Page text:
To go above and beyond, he gave Katy a free treat to go with her coffee and even offered a refund. And to top that off, Robert also gave Katy a coupon for a free coffee during her next visit.
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The manager says, as you can see, a mistake was made, but because Robert apologized and went above and beyond, Katy is still a regular customer. Robert seeded a relationship with Katy, and because of that Katy has since brought in new customers for us because she has a funny anecdote to remember.
- How to Improve Your Relationship Marketing
Imagine you only have one channel An easy way to get into the mindset of relationship marketing is to imagine that you can no longer talk to new customers at all. All you have to grow and maintain your business is by working with existing customers. No other channels are allowed - ZERO. How do you make customers love you so they bring their friends?
Make your customers love you. Practical strategies and ideas you can use Providing good customer service is important for every business. The first step in fixing this situation is to apologize. Secondly, make a new coffee. That's basic customer service; seeing the problem, apologizing and fixing. Robert, however, took things above and beyond what Katy expected. Remember relationship marketing is really just about helping the customer.
So listen to their concerns, what they like, and what they want to be changed. Be Generous and Opportunistic Be opportunistic about when to give away things - discounts, freebies, etc. Ideally, avoiding bad interactions is the goal, but human and machine error can happen. That can mean a sign of new updates by the cash register, or a monthly email sent out. If you do want customers to know about every single update, it would make more sense to send those as an email.
And again use signage around the store to spark interest.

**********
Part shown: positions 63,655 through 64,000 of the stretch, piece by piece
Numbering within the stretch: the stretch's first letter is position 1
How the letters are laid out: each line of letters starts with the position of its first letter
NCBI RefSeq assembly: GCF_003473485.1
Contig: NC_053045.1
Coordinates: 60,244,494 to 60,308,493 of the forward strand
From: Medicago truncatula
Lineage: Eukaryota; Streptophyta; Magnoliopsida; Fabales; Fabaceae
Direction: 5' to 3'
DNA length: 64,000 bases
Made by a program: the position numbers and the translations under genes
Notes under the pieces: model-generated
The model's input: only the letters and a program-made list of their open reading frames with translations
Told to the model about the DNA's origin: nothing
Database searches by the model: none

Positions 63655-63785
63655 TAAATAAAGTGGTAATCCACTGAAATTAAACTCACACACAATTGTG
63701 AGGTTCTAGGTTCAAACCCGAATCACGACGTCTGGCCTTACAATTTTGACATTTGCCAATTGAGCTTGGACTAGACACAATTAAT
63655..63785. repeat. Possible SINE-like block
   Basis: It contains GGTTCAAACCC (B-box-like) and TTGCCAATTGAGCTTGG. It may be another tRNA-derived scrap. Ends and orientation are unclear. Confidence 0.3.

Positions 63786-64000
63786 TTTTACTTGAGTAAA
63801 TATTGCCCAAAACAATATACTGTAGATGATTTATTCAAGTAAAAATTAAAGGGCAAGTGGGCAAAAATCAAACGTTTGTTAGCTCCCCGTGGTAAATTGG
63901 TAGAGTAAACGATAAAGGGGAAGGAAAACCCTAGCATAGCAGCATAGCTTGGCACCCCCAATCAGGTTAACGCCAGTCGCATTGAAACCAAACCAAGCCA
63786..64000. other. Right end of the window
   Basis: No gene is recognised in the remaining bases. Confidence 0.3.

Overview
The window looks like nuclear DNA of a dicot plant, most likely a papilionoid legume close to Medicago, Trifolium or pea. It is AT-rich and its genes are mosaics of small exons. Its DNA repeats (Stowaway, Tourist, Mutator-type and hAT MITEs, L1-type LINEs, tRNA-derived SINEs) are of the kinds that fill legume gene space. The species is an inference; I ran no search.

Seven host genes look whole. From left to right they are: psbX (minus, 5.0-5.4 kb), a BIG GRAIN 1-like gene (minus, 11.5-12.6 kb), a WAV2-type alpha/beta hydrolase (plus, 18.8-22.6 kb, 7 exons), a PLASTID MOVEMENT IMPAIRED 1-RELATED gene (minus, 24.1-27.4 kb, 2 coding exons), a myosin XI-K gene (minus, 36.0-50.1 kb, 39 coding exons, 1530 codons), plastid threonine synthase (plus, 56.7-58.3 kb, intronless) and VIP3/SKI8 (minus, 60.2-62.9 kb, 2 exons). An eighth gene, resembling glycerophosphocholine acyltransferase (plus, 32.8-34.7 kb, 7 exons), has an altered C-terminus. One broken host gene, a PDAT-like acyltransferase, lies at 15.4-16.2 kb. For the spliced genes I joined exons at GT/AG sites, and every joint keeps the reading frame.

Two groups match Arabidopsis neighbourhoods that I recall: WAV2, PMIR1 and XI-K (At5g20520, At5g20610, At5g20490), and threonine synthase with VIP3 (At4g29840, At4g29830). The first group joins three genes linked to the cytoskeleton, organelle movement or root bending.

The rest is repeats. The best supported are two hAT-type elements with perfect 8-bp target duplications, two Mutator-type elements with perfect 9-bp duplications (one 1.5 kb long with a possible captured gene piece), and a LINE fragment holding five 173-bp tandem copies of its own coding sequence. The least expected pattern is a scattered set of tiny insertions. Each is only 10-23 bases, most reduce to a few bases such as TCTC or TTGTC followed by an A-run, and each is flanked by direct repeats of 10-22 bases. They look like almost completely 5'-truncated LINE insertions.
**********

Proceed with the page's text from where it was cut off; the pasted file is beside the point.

Think of where can you go above and beyond. A good rule of thumb is, the easier it is for the customer to complete, the better. This is why eCommerce stores typically work well - many eCommerce stores keep customers credit cards and addresses on file, making it a fast process to make purchases.
On top of that, customers are often allowed to log in via social media, making it very easy for customers to complete transactions. Beans Coffee Shop has an app that enables customers to pay with their phone just like Starbucks. So while being convenient for customers, it also creates a reason for repeat purchases.
Another way to make it easy Provide content and training — So you sell a product or service that customers actually use - think SaaS or a tool. Providing additional help to customers who buy these products is key to good relationship marketing, especially when it comes to software people often need a little hand-holding. Help Resources like a knowledge base, in-app chat, and videos make it easy for a customer to learn the product and ask questions. One increases loyalty, while the other uses loyal customers to spread the word.
Both of them, however, rely on good relationships. Loyalty marketing goes hand-in-hand with relationship marketing.